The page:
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MUSA1300 Lecture Notes - Oxymoron, Entertainment Weekly, Parliament-Funkadelic

5 pages108 viewsFall 2013

Music Academic
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Donald James

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Chantz Delgado
October 22, 2010
Album Review of The Chronic
One of the most influential music producers to be known, Dr. Dre changed the game for
the hip-hop and rap industry when his solo debut album, The Chronic, was released in December
of 1992. This production meshed the altered tempo of funk with the “lazy” west coast rap style to
create gangsta funk better known as G-funk. During an interview with Rolling Stone, Kanye
West said “Chronic is the hip-hop equivalent to Stevie Wonders ‘Songs in the Key of Life’”
which ranked #56 in Rolling Stone’s list of the 500 greatest albums of all time. Anyone who
knows of Stevie Wonder will know that this album became his signature album and is noted as
one of the greatest albums in pop music history.
Born and raised in Compton, LA, where the infamous Blood and Crips gangs originated,
Dre hit off his rap career with Ni**az with Attitude(NWA)’s first album-Straight Outta
Compton- revolutionizing the rap genre through social commentary. In the late 1980’s
Compton’s violent reputation reached its peak with the crack epidemic on the rise and gang
violence reaching an all time high. This urban city youth lifestyle laid the foundation for gangsta
rap that promoted profanity, sex, substance abuse, violence and several other social negatives.
Dre along with NWA popularized this genre of music by advocating and encouraging these social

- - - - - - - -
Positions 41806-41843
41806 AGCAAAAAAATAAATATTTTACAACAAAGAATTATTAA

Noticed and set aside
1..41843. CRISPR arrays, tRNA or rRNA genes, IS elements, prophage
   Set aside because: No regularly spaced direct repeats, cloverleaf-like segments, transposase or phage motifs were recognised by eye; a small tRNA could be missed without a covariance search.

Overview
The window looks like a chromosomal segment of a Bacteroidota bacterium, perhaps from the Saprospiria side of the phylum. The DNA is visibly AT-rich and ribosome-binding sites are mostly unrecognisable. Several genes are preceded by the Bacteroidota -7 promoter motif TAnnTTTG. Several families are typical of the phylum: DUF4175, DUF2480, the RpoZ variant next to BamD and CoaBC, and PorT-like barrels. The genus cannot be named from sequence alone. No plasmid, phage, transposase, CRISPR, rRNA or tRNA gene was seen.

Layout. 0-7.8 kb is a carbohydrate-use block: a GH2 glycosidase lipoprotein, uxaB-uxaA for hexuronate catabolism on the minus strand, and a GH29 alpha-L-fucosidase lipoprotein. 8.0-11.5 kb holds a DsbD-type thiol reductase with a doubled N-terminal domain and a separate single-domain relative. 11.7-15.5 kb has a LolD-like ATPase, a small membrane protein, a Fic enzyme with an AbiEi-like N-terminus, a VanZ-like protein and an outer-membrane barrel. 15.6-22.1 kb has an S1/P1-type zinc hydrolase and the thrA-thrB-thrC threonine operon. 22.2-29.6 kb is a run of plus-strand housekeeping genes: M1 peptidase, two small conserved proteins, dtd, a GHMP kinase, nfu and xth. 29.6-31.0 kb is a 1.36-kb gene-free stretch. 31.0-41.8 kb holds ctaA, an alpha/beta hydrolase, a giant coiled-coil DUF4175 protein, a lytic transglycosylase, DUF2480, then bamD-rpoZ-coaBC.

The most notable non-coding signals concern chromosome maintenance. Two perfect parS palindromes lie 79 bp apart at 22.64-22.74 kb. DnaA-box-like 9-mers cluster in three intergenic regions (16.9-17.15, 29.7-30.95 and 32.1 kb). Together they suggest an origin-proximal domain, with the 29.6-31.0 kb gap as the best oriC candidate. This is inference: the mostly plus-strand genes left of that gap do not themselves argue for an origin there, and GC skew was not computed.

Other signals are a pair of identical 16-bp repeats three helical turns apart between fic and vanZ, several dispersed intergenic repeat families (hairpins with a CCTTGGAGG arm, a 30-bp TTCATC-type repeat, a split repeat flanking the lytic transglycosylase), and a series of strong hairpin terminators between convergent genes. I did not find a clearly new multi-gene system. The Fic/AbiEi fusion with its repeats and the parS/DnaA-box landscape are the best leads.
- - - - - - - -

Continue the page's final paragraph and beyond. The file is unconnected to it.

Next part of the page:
issues during this time. After leaving NWA in 1990 over a financial dispute with Ruthless
Record’s manager, The Chronic was debuted featuring direct insults to both NWA and his former
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group members. The departure from the group set the tone for this album bringing Dre to the
pinnacle of his career coined as the “father of G-funk”.
His first single of this album, “Nuthin but a ‘G’ Thang” featuring his protégé, Snoop
Doggy Dog, turned out to be one of the most listened-to songs of its time reaching #2 on
Billboard’s Top 100. This song is considered to be an exemplar G-funk single, delivering a
melodic laid back combination of rhyme and flow. It incorporates multi-layered synthesizers, a
heavy bass, and used some form of instrumental sampling although it mostly focused on live
instrumentation and harmony. The song embodies life from a gangsta’s point of view
emphasizing on the use of marijuana, which became very prominent during this time, and
promoted a life filled with promiscuity and vandalism. The lyrical context appealed to the great
majority as it was nominated for the Best Rap Performance by a group in the 1994 Grammy
Awards and this song launched Snoop Dogg’s successful career.
The album also had two other singles, “F$@k with Dre Day” and “Let me Ride”, both
reaching Billboard’s Top 100. “F$@k with Dre Day’ was released as the second single on May of
1993 selling over 500,000 units. The track had a very aggressive production approach aiming at
Ruthless Records and his former NWA group members. The track is well noted for portraying a
“don’t give a damn” attitude and considered one of the best diss tracks Dre’s ever produced. Both
Dre and Snoop directly insult rappers such as Dre’s former group member, Eazy-E and east coast
rapper Tim Dog. The lyrics make explicit disrespectful statements such as “Ni**a bow down to
the row, fu%$ing me, now I’m fu%$cking you, little hoe”- Dre referring to Eazy-E. They even go
as far as making the music video into a comical story about a character named “Sleazy-E” who
signs a contract with his fat manager- whom is suppose to represent Ruthless Record’s manager-
and goes out in search of other whack rappers to join his group. Watching the video I noticed that
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